Fast forward to the summer of 2009 when I was interviewed for an LA-based radio program called "Ramped-Up". I spoke about the world of comic book collecting and introduced my copy of All-Negro Comics #1 into the conversation. The reporter was fascinated by the piece of oddball 1940s comic book history. One month later the segment aired in Los Angeles. Subsequently, I received a phone call and e-mail from a listener. Bruce Talamon, a photographer in LA heard the broadcast and contacted me with his own All-Negro Comics story. Bruce told me that he spent sometime in the past researching African-American comic book history. He read about All-Negro Comics and decided to pursue it further. Bruce learned that Orrin Evans had passed away. He dug further and located Florence Evans, Orrin's widow, in a resthome back east. Bruce and his wife made arrangements to meet Florence and spent an afternoon with her. Both parties were charmed by each other's company. Bruce and his wife returned home, richer for the contact with Florence. As time passed Bruce was contacted by a relative of the Evans family, a daughter. She arranged to meet Bruce and offered him a token of appreciation for afternoon spent socializing with her mother. She gave him a high-grade copy of All-Negro Comics #1. That's kharma, baby!
Astonishing # 9 Cover Art
Jamie has collected original comic book art since the 70s. The luxury of living in San Diego during the early San Diego Comic Con years provided ample collecting opportunity. One of his most pronounced art pieces is a pre-code horror cover from 1952. Purchased at the SD Con in the late 70s, Jamie has retained it in his collection to the present day. He paid $35.00 for the cover! Now, comic art in the 70s was not held in the same regard as the art market holds art in the new millenium. Jamie collected Atlas horror comics in the 70s-80s and saw the Astonishing cover as a cool supplement to his comics. $35 was a fair price for something collectors seemed less interested in back then.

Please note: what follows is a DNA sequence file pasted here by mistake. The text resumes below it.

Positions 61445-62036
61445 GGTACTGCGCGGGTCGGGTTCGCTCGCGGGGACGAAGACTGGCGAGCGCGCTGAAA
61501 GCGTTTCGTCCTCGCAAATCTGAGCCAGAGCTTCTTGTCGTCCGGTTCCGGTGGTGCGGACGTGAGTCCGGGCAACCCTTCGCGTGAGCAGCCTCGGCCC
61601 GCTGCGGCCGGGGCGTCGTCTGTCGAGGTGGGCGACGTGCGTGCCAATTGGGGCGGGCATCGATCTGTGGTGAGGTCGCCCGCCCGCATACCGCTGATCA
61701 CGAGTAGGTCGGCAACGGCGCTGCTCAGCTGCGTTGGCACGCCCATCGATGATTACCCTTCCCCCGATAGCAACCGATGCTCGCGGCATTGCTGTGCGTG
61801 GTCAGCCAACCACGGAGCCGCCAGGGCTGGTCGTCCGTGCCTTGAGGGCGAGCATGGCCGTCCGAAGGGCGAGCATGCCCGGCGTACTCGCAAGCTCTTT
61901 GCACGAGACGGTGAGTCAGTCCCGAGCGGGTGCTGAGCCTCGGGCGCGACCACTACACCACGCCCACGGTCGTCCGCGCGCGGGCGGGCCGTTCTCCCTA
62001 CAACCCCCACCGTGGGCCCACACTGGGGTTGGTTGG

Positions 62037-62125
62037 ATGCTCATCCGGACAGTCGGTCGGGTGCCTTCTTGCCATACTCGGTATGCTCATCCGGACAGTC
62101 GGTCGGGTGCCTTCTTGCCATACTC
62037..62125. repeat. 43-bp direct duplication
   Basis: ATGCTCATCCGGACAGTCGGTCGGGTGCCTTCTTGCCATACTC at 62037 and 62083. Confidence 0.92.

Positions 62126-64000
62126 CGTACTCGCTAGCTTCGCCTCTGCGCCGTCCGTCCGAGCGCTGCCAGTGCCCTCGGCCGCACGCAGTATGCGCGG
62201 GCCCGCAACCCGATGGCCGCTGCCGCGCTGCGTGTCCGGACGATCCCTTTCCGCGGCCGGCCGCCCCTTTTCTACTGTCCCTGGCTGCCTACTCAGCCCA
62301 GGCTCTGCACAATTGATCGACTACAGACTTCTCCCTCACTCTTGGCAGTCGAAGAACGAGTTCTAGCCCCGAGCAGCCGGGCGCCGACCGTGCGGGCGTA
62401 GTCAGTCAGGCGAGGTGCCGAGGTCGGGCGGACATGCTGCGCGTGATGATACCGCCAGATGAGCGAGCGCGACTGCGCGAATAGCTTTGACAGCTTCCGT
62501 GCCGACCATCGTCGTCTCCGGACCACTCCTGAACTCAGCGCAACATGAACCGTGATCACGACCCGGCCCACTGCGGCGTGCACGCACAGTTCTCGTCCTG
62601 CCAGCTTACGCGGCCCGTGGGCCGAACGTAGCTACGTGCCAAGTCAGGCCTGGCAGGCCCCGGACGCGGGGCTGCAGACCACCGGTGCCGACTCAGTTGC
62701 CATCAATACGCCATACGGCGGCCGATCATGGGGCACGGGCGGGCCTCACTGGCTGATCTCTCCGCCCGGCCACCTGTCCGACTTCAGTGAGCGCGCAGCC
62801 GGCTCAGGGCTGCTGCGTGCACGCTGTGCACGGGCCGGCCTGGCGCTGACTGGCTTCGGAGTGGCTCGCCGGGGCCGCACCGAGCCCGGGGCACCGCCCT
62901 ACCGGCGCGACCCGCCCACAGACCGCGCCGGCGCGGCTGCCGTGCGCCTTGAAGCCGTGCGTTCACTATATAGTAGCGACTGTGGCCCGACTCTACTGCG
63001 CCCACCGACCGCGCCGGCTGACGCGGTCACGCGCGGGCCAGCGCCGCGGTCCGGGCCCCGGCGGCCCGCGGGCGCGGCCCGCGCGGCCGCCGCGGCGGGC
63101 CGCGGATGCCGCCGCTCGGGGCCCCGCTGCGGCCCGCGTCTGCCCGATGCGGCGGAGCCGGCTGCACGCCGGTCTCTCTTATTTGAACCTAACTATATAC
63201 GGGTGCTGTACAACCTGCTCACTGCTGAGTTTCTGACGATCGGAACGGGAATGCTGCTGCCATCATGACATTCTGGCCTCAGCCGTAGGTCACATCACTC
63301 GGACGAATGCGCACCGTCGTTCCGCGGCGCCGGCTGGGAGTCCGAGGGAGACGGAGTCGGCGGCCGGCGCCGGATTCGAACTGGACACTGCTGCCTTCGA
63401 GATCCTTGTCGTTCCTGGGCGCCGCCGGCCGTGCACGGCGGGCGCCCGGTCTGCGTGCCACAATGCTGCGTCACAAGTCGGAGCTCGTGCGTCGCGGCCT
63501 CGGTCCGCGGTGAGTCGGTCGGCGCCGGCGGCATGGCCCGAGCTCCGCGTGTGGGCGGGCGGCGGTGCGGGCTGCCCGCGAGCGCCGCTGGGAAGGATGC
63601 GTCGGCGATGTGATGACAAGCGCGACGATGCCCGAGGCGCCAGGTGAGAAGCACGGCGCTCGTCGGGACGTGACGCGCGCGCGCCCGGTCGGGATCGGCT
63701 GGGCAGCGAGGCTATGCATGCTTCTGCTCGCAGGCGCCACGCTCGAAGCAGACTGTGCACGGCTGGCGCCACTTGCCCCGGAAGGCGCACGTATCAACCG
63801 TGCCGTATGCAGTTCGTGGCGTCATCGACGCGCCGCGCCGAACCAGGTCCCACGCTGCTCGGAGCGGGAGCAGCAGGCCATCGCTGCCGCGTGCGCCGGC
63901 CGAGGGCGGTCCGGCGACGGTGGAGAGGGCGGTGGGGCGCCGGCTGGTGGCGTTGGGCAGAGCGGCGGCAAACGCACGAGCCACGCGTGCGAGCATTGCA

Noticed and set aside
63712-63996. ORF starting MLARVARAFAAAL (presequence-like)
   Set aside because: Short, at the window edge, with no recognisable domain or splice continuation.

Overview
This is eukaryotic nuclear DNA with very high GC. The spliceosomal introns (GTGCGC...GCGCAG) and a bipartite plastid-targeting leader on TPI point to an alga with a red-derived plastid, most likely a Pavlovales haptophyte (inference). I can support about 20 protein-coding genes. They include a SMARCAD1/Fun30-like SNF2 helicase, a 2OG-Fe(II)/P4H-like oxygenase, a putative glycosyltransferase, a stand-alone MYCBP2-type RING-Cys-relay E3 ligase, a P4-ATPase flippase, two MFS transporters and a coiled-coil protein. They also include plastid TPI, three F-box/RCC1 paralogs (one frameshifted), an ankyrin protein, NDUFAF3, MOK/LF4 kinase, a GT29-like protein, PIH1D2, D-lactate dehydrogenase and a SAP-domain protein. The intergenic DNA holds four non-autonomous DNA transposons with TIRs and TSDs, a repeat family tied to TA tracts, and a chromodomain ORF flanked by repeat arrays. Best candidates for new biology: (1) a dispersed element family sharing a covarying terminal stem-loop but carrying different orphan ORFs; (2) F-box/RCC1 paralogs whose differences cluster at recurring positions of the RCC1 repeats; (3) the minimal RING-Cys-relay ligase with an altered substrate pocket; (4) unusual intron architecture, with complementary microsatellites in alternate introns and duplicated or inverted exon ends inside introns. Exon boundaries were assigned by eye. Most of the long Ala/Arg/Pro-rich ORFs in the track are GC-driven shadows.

The art was stored or displayed in Jamie's apartment at various times. Unfortunately, and this is where the story gets interesting, the art was targeted by a pet bird and suffered chew damage before Jamie discovered it. He rescued the page from further damage, but he almost tossed it because it appeared worthless, certainly less valuble than the $35 investment. But he kept it. Instead, he stored it in an old suitcase along with other memorabilia for years.
Jamie and Gino opened their store in the late 90s. Some of the start-up money came from their own collections going up for sale. Jamie dug around his storage containers and found the long-forgotten Astonishing #9 cover art. Opting not to sell it he kept it around intending to do something with it eventually. Skip forward to the year 2002, Jamie drove up to art dealer Tom Horvitz's home to discuss an art deal. While there, he and his two accompanying friends got a chance to see much of Tom's art. Pretty impressive! Included in his selections was some Russ heath stuff. Jaime had always been a fan of Russ's art. Tom said he represented Heath as an art agent. He even offered to let them meet him! He made a phone call to Russ and Russ was at Tom's apartment in less than 15 minutes! COOL! They were hanging out with Russ Heath! But it gets better! After some conversation and and a display of Heath art for sale he recalled he already owned some Heath art. He told Russ and Tom about the damaged Astonishing cover. Heath said he could probably redraw the missing corner the bird chewed off. Jaime made a call to home to his wife and she e-mailed a quick photo of the cover to Tom's computer. He and Russ looked it over and made a quick business decision. For $300 Russ would draw a replacement corner. Then, Tom would ship the art and Russ's drawing to the midwest to Roger Hill. Roger set a price to affix the replacement corner to the original cover. He also set a cost for creating and mounting all the missing stats. Referring to the 2 photos above you can see the older, darker cover paper. Notice the newer, whiter cover paper at the bottom, right corner? That's the new art that Russ drew to fix the cover. Compare it to the xerox of the original, undamaged art in the bottom photo and you can see how accurate Russ was--50 years later! Now, for those of you still paying attention you may have realized that the same artist had now worked on the same page of art twice--50 years apart! How cool is that!? The art took about 1 year to return from Roger. To paraphrase the title of the cover, Jaime was "astonished" to see the finished product. Below is a xerox of the cover as it existed before the corner damage
Jaime still has the cover. It has to be one of the coolest pages around. New Site.